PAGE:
Yahoo and AOL could announce their merger deal this week month, TechCrunch says. The terms?
- Yahoo swallows AOL’s content and ad network businesses (but not the access business)
- Time Warner throws in “a couple billion” of cash
- Time Warner ends up with one-third of the combined company.
Fine. Assuming that’s correct, how much is Yahoo paying for what’s left of AOL? $8 billion.
How do we get there?
At $15, Yahoo’s market cap is about $20 billion. If Time Warner ends up with a third of the company, the combined market cap would be $30 billion. If Time Warner throws in $2 billion of cash, that would leave an implied value of $8 billion for AOL.
Is that fair? It’s expensive, but not ridiculous. Especially if Yahoo does what it absolutely must do if it does this deal, which is aggressively integrate the two companies–firing several thousand people in the process.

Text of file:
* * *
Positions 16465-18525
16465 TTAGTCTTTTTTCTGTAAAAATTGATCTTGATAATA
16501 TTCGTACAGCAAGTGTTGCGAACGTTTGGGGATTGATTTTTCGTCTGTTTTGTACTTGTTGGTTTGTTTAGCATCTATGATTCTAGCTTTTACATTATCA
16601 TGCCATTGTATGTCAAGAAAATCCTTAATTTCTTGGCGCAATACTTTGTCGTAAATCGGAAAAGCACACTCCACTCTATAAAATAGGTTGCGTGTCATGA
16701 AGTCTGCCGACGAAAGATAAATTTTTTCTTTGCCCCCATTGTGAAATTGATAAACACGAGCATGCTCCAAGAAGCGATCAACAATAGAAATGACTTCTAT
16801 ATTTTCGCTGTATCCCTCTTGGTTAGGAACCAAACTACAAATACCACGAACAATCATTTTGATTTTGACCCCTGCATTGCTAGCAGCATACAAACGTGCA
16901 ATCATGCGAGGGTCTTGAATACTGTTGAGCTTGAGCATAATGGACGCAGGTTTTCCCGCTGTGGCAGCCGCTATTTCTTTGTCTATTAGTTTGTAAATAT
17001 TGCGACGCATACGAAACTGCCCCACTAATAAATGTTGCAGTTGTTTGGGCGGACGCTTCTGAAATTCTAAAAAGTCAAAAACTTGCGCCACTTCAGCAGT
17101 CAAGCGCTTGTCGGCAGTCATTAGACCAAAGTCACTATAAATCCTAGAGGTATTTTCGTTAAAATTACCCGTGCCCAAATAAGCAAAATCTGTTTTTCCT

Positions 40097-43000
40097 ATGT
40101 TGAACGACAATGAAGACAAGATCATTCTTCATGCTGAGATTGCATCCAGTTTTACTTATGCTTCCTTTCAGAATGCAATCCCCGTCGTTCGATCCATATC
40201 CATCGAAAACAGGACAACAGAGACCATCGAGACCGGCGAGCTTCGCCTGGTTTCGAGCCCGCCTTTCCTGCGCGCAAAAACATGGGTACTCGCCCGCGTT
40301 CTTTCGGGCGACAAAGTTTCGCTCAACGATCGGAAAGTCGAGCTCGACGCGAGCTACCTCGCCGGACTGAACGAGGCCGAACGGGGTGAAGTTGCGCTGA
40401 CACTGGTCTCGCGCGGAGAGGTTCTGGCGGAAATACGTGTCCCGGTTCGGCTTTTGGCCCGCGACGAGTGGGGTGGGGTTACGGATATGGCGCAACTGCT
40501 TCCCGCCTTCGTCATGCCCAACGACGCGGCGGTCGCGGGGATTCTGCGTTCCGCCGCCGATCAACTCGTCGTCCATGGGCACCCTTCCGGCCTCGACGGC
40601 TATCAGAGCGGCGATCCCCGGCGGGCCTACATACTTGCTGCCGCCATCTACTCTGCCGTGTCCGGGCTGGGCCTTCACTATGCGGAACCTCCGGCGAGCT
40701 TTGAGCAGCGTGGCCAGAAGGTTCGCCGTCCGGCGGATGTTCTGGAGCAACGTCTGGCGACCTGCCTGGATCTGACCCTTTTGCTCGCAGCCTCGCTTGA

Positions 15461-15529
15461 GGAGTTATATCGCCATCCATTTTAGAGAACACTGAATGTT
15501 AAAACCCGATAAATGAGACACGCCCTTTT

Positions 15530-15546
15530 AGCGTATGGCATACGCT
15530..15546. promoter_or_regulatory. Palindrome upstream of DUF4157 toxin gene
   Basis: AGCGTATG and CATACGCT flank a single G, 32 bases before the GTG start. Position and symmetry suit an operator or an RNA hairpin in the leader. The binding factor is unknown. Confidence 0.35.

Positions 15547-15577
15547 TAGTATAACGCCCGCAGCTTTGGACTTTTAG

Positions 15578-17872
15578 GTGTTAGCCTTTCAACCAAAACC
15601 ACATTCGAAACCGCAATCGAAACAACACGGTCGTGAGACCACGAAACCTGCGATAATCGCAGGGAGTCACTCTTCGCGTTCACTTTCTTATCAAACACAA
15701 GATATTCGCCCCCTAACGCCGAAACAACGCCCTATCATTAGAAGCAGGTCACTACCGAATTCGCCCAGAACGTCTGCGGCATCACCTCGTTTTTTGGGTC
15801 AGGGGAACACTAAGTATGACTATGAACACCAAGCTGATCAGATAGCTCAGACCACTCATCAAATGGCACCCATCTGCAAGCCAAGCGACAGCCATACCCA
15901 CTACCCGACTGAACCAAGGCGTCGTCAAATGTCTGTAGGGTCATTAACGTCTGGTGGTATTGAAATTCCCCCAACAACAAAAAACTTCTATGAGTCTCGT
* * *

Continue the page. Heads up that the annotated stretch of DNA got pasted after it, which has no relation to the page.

AOL generated $530 million of ad revenue in Q2, for an annual run-rate of about $2 billion. About half of this revenue is from low-margin third-party advertising revenue, so it’s also worth looking at revenue excluding TAC (traffic acquisition costs), which was $278 million ($1 billion run-rate).
An $8 billion purchase price would be about 4X total ad revenue and 8X net ad revenue. 8X is expensive, especially for a company that isn’t growing now and probably will have a tough time growing again. But if Yahoo is committed to massively cutting costs and eliminating redundancy, it’s not outrageous. The devil will be in the details.
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